The EMA is wading through thousands of comments and may push back its clinical trial transparency initiative.
A poll by consulting firm QPharma indicates doctors are in the dark about what needs to be reported and what will be revealed.
Sanofi named in China corruption probe; GlaxoSmithKline starts a venture capital fund; and European non-profit AllTrials outlines its transparency goals
With a new era of transparency for doctors and life science manufacturers kicking off today, here's how some organizations are keeping physicians informed.
Companies are moving toward more access to clinical trial data. Despite their new stance, the internal battles haven't quite ended, some say.
China's industry investigation widens beyond GlaxoSmithKline; PhRMA's European equivalent rallies patient groups to fight transparency; Biogen Idec says a patient's death is not linked to Tecfidera; parents swap walk-in clinics for office visit; Roche continues its CEO hunt; and Forest logs 6% sales growth.
With a clear buffet exemption in-hand, the agency's position with respect to CME meals seems pretty clear. Industry is pushing for more clarity around the treatment of accrediting bodies.
GlaxoSmithKline says it is scaling back on acquisitions; Sanofi's CEO picks a regulatory fight; Maine wants to allow Ex-US meds; and New York State seeks to empower pharmacists.
HPV vaccine price cut; Merck files new allergy med with FDA; GSK pursues online transparency; Walgreens ready for greater nurse autonomy; Epocrates ranks high among docs with tablets.
It was an all-in-one news day for the drug maker which, by the way, saw sales rise 2% for the first quarter, compared to the same period last year.
GSK and Astellas kick off the race for a new anemia treatment; Orexigen's CEO joins PhRMA; BMS and Merck team up in a hep.-C clinical trial; Novartis lands glaucoma approval; Ireland starts naming preferred drugs; Novo has new New Jersey digs; Vertex releases promising data for new cystic fibrosis treatment.
A study finds sales reps find time to talk benefits, but not risks, even when touting black-box drugs; FCC has named its new mHealth director; pharma scaled back its food budgets last year; and AMSA says 18 med schools now ban faculty from speakers bureau participation
AstraZeneca loses in patent court and Pulmicort goes generic, Barbara Ryan joins FTI, Everyday Health and Mayo Clinic expand their advertising alliance, analyst says Ivokana side effect could limit sales
CMS issued its long-delayed final rule for collecting data on industry payments to physicians, ordering data collection to begin in August and asserting that the federal law preempts state laws.
An expert witness in a 2008 lawsuit highlights holes in clinical data, and finds that corporate and published trial data do not necessarily correspond.
Abbott releases its 2012 numbers, Sen. Grassley demands Sunshine Act action from CMS and Allergan and Watson flex their purchasing power.
Edelman nabs a GolinHarris exec, CMS submits Sunshine regs and McKesson expands its e-coupon reach.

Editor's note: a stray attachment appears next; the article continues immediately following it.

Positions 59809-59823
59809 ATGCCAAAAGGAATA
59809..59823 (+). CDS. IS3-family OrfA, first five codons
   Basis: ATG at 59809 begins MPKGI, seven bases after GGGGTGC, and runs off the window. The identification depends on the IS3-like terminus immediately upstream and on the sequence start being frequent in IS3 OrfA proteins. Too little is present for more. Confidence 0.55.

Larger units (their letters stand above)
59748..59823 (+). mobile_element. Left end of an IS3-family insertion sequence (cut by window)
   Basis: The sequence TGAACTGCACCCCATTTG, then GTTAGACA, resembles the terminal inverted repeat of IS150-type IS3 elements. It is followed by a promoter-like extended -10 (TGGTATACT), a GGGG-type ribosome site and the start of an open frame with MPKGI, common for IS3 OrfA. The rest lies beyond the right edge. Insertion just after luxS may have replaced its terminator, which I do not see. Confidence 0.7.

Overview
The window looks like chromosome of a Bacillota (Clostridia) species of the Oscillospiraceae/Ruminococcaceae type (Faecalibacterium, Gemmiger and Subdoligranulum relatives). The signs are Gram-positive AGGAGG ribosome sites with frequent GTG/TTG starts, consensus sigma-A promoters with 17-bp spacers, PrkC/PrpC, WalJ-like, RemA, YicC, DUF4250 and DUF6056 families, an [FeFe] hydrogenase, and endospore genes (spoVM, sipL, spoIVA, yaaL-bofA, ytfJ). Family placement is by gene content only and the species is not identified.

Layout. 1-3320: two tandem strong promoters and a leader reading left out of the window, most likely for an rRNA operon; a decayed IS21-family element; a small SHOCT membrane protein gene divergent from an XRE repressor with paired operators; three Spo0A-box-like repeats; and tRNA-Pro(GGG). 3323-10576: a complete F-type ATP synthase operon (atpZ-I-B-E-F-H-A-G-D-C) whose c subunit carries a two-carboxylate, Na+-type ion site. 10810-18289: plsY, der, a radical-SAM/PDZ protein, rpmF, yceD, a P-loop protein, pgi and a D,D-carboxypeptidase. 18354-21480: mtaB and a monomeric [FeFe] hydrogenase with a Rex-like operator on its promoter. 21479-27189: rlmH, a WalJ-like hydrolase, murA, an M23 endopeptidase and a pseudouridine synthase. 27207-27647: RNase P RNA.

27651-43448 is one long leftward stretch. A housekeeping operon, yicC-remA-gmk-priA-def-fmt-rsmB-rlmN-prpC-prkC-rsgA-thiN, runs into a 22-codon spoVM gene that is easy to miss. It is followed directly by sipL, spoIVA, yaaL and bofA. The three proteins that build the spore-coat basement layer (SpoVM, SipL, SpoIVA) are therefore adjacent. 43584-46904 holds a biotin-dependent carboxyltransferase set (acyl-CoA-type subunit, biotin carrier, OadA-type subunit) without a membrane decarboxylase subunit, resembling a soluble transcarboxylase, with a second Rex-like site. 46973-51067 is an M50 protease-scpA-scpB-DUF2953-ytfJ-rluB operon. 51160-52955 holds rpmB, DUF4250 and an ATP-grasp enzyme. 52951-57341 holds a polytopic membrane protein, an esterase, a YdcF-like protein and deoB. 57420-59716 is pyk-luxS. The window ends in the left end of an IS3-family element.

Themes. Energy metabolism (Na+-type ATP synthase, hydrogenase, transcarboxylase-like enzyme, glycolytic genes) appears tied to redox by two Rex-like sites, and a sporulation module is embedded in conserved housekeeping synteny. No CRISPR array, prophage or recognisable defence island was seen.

Starting next year, the BMJ will not publish academic papers on drugs or devices unless the relevant anonymized patient-level data are made available for third-party study.
Physicians are reconsidering their participation in industry-sponsored CME, fearful that their inclusion in Sunshine Act databases as having received payments from companies will tarnish their reputations and fuel perceptions of conflicts of interest, a survey has found.
The Centers for Medicare and Medicaid Services, now a month overdue to issue draft guidelines for reporting pharma-physician contacts as required under healthcare reform legislation, said the department is working on it, but offered nothing in the way of a timeline.
ProPublica's Dollars for Docs database has grown richer in pharma company payments but falls short in putting context around those expenditures, say industry-side critics.
GlaxoSmithKline said Thursday that it paid more than 5,000 US healthcare professionals a total of $56.8 million last year for promotional talks or serving on advisory boards.
The drug industry must move from a mindset that emphasizes compliance with regulations to one steeped in core values of integrity and transparency if it is to regain the public's trust, GSK's Dierdre Connelly said at a conference yesterday.
For the second phase of FDA's transparency initiative, the agency unveiled 21 draft guidance proposals dealing with increased public disclosure of adverse events reports, drug evaluation procedures, and manufacturing inspections, among several other proposals.
Thanks to the work of lobbyists, marketing research-related payments are explicitly excluded from Sunshine legislation enacted Tuesday as part of the healthcare overhaul. But the exclusion may not always apply.
Social media marketers should make it easy for consumers to consider the source when products are being discussed, according to new disclosure guidelines from the Word of Mouth Marketing Association (WOMMA).
The Minnesota pharmacy board maintained that it's legal to pay doctors to answer bona fide marketing surveys, but legislation being debated may keep the state a marketing research "dead zone," said one lobbyist.
GlaxoSmithKline said it paid nearly $15 million in fees in the second quarter to US healthcare professionals for speaking and consulting services.
On Monday, Merck disclosed fees paid to US-based medical and scientific professionals who spoke at promotional medical education programs during the third quarter of 2009.
The House of Representatives' version of the healthcare reform bill, dubbed the America's Affordable Health Choices Act of 2009, includes the provisions of the Physician Payment Sunshine Act, which would mandate sweeping transparency measures for pharmas.